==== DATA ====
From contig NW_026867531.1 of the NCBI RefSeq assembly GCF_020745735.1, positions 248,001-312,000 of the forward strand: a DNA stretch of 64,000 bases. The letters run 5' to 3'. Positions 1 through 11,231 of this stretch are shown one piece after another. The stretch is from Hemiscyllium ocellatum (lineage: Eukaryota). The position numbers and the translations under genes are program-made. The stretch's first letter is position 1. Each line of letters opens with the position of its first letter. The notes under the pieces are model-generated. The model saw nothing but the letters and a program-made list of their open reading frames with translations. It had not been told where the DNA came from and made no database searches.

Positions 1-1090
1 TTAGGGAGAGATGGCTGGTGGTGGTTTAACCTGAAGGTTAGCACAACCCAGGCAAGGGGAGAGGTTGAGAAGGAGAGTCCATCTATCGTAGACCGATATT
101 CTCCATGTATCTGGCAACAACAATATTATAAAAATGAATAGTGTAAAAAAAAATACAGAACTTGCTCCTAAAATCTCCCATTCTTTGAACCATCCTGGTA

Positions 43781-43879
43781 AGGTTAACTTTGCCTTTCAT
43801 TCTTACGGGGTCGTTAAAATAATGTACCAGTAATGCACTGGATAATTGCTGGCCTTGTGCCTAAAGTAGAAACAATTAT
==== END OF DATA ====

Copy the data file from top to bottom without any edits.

From contig NW_026867531.1 of the NCBI RefSeq assembly GCF_020745735.1, positions 248,001-312,000 of the forward strand: a DNA stretch of 64,000 bases. The letters run 5' to 3'. Positions 1 through 11,231 of this stretch are shown one piece after another. The stretch is from Hemiscyllium ocellatum (lineage: Eukaryota). The position numbers and the translations under genes are program-made. The stretch's first letter is position 1. Each line of letters opens with the position of its first letter. The notes under the pieces are model-generated. The model saw nothing but the letters and a program-made list of their open reading frames with translations. It had not been told where the DNA came from and made no database searches.

Positions 1-1090
1 TTAGGGAGAGATGGCTGGTGGTGGTTTAACCTGAAGGTTAGCACAACCCAGGCAAGGGGAGAGGTTGAGAAGGAGAGTCCATCTATCGTAGACCGATATT
101 CTCCATGTATCTGGCAACAACAATATTATAAAAATGAATAGTGTAAAAAAAAATACAGAACTTGCTCCTAAAATCTCCCATTCTTTGAACCATCCTGGTA

Positions 43781-43879
43781 AGGTTAACTTTGCCTTTCAT
43801 TCTTACGGGGTCGTTAAAATAATGTACCAGTAATGCACTGGATAATTGCTGGCCTTGTGCCTAAAGTAGAAACAATTAT